Recently, I asked shamanic practitioner Wade Prpich
for an interview in order to learn more about shamanism. He countered with an invitation to experience a session first and asked me to think of an issue I wanted healed. I thought for days. Sometimes, I had 50 issues; other times not one.
Wade is the father of three, a hockey dad and coach. In addition to holding an honours degree in psychology, he has a masters in environmental science. Personable and smart, he’s also a passionate organic farmer on his family’s land near High Prairie, Alta. And his office is calm and inviting. There, he asked questions about my issue — those that I might expect of a minister or psychologist. But that’s when the expected stopped.
While I remained in my chair, he used a rattle to invoke the change of consciousness desired for this work and to invite in compassionate spirit helpers. I was relaxed, yet alert. Wade then explained that as babies, our souls are whole and beautiful. As life progresses, we sustain soul wounds: some small; others deep. That seemed logical to me, of course. And shamans can help to heal these wounds.
Next, by candlelight, I lay on a mattress on the floor, covered with a soft blanket. He instructed me to remain open and observe images or thoughts that arose as he chanted and rattled. When that part of the session ended, we talked about what had arisen for each of us. Finally, he thanked the spirit helpers.
Later, I went home with a feeling of wellbeing and of wonder, and I’ve recalled some of the images that arose several times since.
During our interview two weeks later, Wade spoke of how "our wounds can hold us back from greater spiritual development." Our — and Earth's — physical, emotional and psychological wellbeing are connected to our spiritual wellbeing."
Interestingly, his interest in shamanism first came from research for his science degree. "Inherently, it doesn't make sense for humans to degrade their environment," he explained to me. "I wanted to understand this. I concluded that many of us are spiritually unhealthy or have arrested spiritual development. Environmental ‘dis-ease’ is a reflection of our own. Degradation of the planet is a spiritual issue."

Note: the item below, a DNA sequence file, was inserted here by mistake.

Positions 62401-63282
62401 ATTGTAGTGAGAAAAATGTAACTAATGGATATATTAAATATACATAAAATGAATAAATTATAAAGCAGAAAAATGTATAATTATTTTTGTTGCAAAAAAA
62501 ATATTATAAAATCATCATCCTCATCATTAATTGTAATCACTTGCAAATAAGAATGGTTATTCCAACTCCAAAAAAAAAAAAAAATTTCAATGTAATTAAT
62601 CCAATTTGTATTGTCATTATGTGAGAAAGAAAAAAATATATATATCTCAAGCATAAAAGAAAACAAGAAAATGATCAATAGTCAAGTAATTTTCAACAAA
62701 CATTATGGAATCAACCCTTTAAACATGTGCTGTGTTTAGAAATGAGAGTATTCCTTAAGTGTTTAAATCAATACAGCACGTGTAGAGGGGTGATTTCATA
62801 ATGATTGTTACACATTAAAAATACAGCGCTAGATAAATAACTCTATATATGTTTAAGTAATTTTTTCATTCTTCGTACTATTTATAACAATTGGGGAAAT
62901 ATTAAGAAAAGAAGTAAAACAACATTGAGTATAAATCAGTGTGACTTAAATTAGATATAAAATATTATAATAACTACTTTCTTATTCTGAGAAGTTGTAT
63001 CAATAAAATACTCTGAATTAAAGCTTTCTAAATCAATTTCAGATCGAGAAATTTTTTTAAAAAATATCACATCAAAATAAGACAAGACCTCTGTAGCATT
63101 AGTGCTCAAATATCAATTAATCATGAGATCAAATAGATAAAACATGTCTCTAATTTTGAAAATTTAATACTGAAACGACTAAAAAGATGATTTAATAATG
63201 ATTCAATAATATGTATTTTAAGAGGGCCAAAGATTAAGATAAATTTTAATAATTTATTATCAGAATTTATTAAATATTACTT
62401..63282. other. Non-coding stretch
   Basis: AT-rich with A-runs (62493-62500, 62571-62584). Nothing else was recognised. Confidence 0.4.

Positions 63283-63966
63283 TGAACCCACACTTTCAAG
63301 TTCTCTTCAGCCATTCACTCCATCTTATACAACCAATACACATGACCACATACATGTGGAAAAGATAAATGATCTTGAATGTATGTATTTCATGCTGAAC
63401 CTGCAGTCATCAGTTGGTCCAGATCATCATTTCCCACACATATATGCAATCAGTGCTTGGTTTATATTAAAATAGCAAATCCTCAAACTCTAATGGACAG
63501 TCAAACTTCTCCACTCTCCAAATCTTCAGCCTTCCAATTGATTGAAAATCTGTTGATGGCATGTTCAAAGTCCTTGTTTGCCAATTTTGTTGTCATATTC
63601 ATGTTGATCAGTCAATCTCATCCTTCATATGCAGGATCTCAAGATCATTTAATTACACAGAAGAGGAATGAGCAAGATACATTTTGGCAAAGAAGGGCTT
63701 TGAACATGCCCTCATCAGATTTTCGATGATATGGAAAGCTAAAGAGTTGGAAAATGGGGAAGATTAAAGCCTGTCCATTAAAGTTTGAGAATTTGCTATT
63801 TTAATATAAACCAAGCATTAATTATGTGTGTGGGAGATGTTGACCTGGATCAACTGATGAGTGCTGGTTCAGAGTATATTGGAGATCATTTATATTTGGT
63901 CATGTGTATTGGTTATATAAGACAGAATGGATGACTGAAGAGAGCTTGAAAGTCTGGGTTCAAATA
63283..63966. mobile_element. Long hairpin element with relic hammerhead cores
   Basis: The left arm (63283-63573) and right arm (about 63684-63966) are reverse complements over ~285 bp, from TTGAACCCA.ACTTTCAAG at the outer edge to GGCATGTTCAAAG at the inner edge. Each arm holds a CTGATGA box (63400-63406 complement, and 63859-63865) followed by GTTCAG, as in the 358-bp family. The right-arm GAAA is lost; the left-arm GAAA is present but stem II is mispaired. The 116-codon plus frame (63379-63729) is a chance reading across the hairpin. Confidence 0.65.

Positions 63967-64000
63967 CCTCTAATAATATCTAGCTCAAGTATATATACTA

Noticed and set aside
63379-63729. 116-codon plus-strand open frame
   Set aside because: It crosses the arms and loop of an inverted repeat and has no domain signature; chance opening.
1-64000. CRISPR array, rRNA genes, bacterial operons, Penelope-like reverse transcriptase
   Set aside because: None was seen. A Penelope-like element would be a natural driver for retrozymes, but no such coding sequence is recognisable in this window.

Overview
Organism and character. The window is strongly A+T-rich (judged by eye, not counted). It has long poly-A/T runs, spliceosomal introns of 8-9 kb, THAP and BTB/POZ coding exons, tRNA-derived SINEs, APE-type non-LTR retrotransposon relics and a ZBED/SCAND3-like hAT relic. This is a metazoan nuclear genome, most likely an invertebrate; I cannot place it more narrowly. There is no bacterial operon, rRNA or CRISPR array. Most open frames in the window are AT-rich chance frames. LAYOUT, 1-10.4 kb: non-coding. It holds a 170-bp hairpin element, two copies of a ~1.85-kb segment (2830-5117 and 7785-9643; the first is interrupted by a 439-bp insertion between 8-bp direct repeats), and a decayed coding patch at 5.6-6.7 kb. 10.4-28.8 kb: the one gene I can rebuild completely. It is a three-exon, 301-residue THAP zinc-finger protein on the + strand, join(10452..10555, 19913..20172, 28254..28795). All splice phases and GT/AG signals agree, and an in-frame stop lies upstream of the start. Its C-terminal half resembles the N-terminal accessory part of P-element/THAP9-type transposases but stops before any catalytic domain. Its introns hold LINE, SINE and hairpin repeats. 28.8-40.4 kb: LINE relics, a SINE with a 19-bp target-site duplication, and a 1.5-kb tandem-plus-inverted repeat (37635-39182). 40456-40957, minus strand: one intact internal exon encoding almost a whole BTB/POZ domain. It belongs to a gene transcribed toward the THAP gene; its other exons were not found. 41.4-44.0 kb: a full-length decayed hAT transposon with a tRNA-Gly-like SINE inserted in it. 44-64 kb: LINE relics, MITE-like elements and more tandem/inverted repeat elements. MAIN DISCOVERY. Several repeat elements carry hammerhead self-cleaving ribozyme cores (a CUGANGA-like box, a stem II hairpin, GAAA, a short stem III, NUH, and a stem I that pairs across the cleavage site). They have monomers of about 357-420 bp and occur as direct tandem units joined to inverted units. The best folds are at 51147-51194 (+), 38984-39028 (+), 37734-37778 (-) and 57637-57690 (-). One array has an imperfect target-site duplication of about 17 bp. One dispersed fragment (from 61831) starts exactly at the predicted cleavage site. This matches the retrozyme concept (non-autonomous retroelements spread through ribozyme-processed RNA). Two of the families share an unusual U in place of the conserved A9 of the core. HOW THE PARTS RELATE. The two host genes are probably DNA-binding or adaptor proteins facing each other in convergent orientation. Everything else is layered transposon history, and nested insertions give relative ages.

Wade's psychology background led to a similar conclusion: "Psychologists and psychiatrists can help us deal with the mind, but psychotherapy cannot heal everything. Some wounds go deeper than the mind into the spirit. Spiritual healing can be the next logical step toward overall health."
I asked if people expect him to be a "ghostbuster" or exorcist. He laughed, saying: “Occasionally. Some expect me to dress differently, have long hair or use drugs." I'd wondered about drugs.
"Only about 10 per cent of traditional shamanic cultures use plant medicines, such as ayahuasca or peyote, to alter consciousness," he said. "The rest use percussion — a drum or a rattle. The object is letting go of the ego so that we might have spiritual experience or even union with the divine. Plant medicines potentially move people quickly and dramatically into a state where the ego is left behind. Once started, there's no stopping until the plant medicine runs its course. That is different from percussion, where the individual is in control."
For my United Church heart, learning through a science-based hockey dad about the wisdom of the ancestors provides the right balance of traditional healing in our modern world.
Keep it free!
If you enjoy reading our online stories about ethical living, justice and faith, please make a donation to the Friends of The Observer Fund. Supporting our award-winning journalism will help you and others to continue to access ucobserver.org for free in the months to come.